So much depends
a red wheel
glazed with rain
beside the white
-Poem by William Carlos Williams
I first read that poem in high school and promptly forgot it. It was nearly 10 years later, after university as I worked in the “real world” that I decided I liked the ivory tower better and wanted to go back to graduate school. Only after starting graduate school would I remember the rainwater glazed wheel barrow.
I was in Turkey for my first archaeology field season when Williams’ wheel barrow came to mind. Maybe it was the pastoral setting with sheep, goats and turkeys rampaging across the golden countryside. Maybe it was the horizon dotted by slow moving tractors harvesting grain that would feed most of the country. Or maybe it was the fact that I’d discovered how intensely, mind numbingly boring archaeology can be at times. I’m not sure what the impetus was, but I was in immediate need of poetry.
Don’t get me wrong, I love archaeology, but there are days when you’ve come across nothing, nothing, nothing, but more dirt, nothing to get your mind working on anything. It was one of those mornings where I’d found nothing but more dirt… again… that I found myself quoting poems memorized in high school. Emily Dickenson’s “Because I Could Not Stop for Death.” Random Shakespearean sonnets. And what bugged me was that I couldn’t remember the one about the wheel barrow and the chickens. It just seemed to fit somehow, but I couldn’t remember the words and there was no wifi for miles and miles.
In fact, not only was there no wifi, but there was no electricity, no running water, no cars at the village across from our excavation site. My favorite thing was to watch as the donkey drawn cart come trundling over the hill, dangling with plastic bowls, metal pots, children’s toys, and other paraphernalia that the local villagers might want to purchase. Often on those same days we would see the ice cream donkey hoofing it over the hill. The donkey was led by a young boy and had two large, orange, insulated drink containers strapped to his sides, both filled with the local ice cream that is blended with pounded orchids giving it a distinctively gummy texture. It’s an acquired taste. At the time I didn’t know that this was not the glorious rainbow sherbet that just the mention of caused my parched mouth to water. When I finally gathered up the courage after weeks of excavation to get some ice cream from the lad… I ended up burying it in my back dirt pile the minute he was over the hill again. Maybe it was just his local batch, but it had the overall flavor of what I can only imagine old tires must taste like.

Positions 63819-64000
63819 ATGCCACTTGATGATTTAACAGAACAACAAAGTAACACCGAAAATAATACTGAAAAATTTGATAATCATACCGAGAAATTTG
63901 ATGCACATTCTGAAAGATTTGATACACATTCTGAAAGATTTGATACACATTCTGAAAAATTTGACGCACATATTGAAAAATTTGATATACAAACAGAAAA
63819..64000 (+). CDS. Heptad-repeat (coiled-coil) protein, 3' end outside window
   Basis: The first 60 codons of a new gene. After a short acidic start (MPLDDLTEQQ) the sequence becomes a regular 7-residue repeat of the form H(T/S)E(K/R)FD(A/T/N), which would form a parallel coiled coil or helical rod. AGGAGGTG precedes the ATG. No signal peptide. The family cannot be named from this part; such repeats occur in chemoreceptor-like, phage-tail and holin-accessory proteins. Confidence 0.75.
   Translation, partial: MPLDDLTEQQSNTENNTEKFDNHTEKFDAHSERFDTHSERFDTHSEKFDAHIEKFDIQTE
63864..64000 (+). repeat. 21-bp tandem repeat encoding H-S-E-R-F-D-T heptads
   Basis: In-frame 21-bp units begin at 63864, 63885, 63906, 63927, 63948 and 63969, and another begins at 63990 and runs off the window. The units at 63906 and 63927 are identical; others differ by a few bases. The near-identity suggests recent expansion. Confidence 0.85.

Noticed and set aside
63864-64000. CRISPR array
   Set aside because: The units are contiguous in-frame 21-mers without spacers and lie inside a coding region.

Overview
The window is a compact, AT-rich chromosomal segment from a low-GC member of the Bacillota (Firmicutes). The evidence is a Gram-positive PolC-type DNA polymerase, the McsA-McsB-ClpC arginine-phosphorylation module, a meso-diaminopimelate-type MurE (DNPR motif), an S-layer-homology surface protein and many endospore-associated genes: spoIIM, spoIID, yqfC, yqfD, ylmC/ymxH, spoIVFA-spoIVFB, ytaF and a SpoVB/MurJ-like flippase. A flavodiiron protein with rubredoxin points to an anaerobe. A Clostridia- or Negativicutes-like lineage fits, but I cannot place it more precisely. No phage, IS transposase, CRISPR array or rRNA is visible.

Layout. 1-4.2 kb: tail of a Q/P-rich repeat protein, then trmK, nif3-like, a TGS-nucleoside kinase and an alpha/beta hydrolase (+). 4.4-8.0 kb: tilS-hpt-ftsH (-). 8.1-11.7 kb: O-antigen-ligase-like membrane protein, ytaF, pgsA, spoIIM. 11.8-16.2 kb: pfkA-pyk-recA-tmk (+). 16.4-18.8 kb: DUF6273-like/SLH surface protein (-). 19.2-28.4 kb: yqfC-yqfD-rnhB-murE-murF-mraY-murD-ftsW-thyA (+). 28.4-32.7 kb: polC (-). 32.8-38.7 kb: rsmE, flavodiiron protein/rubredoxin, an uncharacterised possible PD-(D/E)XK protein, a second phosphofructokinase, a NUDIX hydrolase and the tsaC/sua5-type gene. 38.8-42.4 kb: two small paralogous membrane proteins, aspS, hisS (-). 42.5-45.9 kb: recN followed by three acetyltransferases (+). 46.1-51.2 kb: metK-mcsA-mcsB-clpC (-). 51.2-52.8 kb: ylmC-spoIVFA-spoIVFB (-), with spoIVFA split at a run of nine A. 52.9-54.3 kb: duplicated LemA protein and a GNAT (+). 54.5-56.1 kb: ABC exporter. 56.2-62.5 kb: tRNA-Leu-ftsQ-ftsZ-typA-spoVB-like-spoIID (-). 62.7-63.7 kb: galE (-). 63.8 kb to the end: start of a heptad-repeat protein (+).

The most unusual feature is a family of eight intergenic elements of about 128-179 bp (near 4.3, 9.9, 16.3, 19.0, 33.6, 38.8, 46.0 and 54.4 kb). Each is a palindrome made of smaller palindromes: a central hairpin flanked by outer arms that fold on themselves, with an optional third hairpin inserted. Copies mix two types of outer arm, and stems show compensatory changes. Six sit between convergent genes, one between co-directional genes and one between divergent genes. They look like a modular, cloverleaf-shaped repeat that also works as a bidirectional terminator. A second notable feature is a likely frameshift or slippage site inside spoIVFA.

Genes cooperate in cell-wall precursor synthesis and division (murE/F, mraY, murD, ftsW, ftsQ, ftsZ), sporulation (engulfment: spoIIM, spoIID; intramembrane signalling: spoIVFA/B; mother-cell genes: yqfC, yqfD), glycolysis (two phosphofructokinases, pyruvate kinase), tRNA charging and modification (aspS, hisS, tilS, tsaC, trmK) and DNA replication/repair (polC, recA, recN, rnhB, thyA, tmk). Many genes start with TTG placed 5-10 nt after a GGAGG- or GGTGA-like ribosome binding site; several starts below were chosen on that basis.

What brought all of this to mind was me digging in the dirt of my garden patch. After our relatively warm winter, my plot had begun to look rather… what’s a polite word for it… scruffy… unkempt… bordering on embarrassing. I hacked away at the clumps of stubborn grass and filled my borrowed red wheel barrow to the rim twice with fluffy, green toupees to dump in the pig pen. The pigs seemed to have fun tossing them in the air. Or at least I think they are having fun. They might have been vehemently stating that fluffy, green toupees of grass are not delightful pig snacks. Just to be sure I brought them some wonderfully wilted vegetable scraps later. Those pigs have long memories.
But that brings me back to the wheel barrow, glazing rain water and chickens. So much depends upon… Still makes me smile. As I swung my scythe of doom for weeds (aka a borrowed hoe that I likely should not be swinging like a scythe) poems from high school streamed through my mind. Foremost has been the white chickens by the red wheel barrow. Though in my mind this is followed by a curly haired little boy chasing the said chickens amid much cackling from boy and chickens.
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I love William Carlos Williams. Props for great taste in American verse!
Thanks for the poetry props. 😉 After that first season I started printing out favorite poems to keep in my pocket so if I was having another “just dirt” day I could pull one out to try to memorize so that I’d have something for my mind to work on. I think the first two I did was Yeats’ Second Coming and Angelou’s Dawn of a New Day.
You might consider overwintering small-seeded fava beans (Banner is one variety). They do a really good job of keeping weeds out, they fix nitrogen into the soil, and they’re easy to pull out and rototill under when winter’s over. Just try to rototill them before they go to seed, while the stalks are still fairly tender. After they go to seed, the stalks get fairly fibrous and tough. They can still be tilled under, but it’s tougher to chop them, and you end up with dry stalks in the dirt for a while. Not a huge problem since they’ll compost away eventually.